Palace march turns ugly
Water cannon used again as tension rises
published : 9 Nov 2020 at 04:30
newspaper section: News
writer: Post Reporters
Authorities on Sunday escalated tensions by using water cannon against the protesters who planned to march to the royal palace to submit a petition to His Majesty the King.
Meanwhile, a network of royalist groups said they intended to submit letters to the prime minister and army chief to call for a power seizure.
The anti-government protesters under the banner of "the People" gathered on Sunday afternoon at Democracy Monument to demand the resignation of Prime Minister Prayut Chan-o-cha, a rewritten constitution and reform of the royal institution.
Their leaders did not say where they were heading, although the Free Youth group and affiliates announced that they were going to the Grand Palace near Sanam Luang.
The protesters broke through a police cordon in front of Rattanakosin Hotel before stopping in front of the Supreme Court where three public buses and barbed wire fencing had been deployed to block the roads. A water cannon truck was positioned behind.
Previously the police had issued a warning that the protest group must not enter within a 150-metre radius of the palace and instead send their representatives to talk. Volunteer marshalls tried to keep the protesters about 500 metres away from a police cordon.
However, at 6.20pm the protesters tried to push aside the buses that were impeding their progress to the palace.
After collectively moving one bus aside, they found themselves faced with barbed wire and police vans.
After 10 minutes of escalating tension, the police deployed the water cannon for a minute or two after the rallygoers ignored warnings to halt their march towards the royal residence.
This time the water sprayed from the cannon was not laced with any chemicals, as had been the case during an Oct 16 event, according to members of the protest group that the Bangkok Post spoke with.
Officers then apologised for the use of the water cannon but warned the protesters to keep at least 10 metres away from their cordon.
However, this admission only served to further rile the crowd, who yelled taunts and obscenities as security forces struggled to keep the situation under control.
Many demonstrators then moved to the open space at Sanam Luang while their leaders negotiated with a police team led by Pol Lt Gen Phukphong Phongpetra to end the stalemate.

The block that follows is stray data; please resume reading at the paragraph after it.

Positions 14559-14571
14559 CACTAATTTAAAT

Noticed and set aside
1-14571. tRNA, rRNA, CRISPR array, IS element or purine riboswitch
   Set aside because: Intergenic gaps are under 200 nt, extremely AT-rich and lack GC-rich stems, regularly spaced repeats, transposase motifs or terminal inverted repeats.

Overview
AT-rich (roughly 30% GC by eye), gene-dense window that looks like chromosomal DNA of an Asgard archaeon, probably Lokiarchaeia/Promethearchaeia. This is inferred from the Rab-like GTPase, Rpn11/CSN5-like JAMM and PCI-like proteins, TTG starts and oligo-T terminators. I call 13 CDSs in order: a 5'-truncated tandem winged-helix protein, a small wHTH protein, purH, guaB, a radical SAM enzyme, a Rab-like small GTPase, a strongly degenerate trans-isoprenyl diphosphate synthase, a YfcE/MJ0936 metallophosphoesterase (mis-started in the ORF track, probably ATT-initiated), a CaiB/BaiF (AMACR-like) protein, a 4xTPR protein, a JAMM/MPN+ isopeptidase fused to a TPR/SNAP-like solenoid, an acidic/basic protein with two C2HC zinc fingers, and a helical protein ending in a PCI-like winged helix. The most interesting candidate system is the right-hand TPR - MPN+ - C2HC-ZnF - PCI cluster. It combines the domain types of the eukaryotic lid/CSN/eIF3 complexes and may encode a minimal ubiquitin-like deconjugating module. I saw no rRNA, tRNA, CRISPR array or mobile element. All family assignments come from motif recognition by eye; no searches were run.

In a bid to defuse the situation, four replica red postboxes were later moved to near the City Pillar Shrine, about 100 metres away from the Grand Palace for the protesters to drop off their letters, which the People's Movement leaders said contained messages to HM the King.
At almost 9pm, the protest leaders read out a collectively agreed message, undersigned by the "People", calling for reform of the monarchy before the crowd dispersed and the rally ended.
The Erawan Emergency Medical Centre of the Bangkok Metropolitan Administration on Sunday reported five people, including one officer, were sent to hospital. Among them, four were injured and one suffered a fever.
All were later discharged.
Also on Sunday, a network of royalist groups said they would gather in front of the Government House and the army headquarters today to submit letters to the PM and the army chief calling for a coup d'état.
The network's secretary-general Krit Yiammethakorn said they would issue a statement proposing solutions to the country's conflicts.
The network wanted to be an institution with sustainability to help the nation and the government by correcting the Thai history with a focus on the King's philosophy, he said.
Deputy Commissioner of the Metropolitan Police, Pol Maj Gen Piya Tawichai said before the demonstration took place that around 8,850 police would be deployed in three key locations.
These included an area from Democracy Monument to Phan Fa Bridge, Sanam Luang and adjacent areas and an area from Phan Fa Bridge to Government House.
The deputy city police commissioner had called on protesters to stay at least 150 metres away from the palace under the Public Assembly Act.
Any messages deemed libellous or threatening towards the monarchy would also result in prosecution, he said.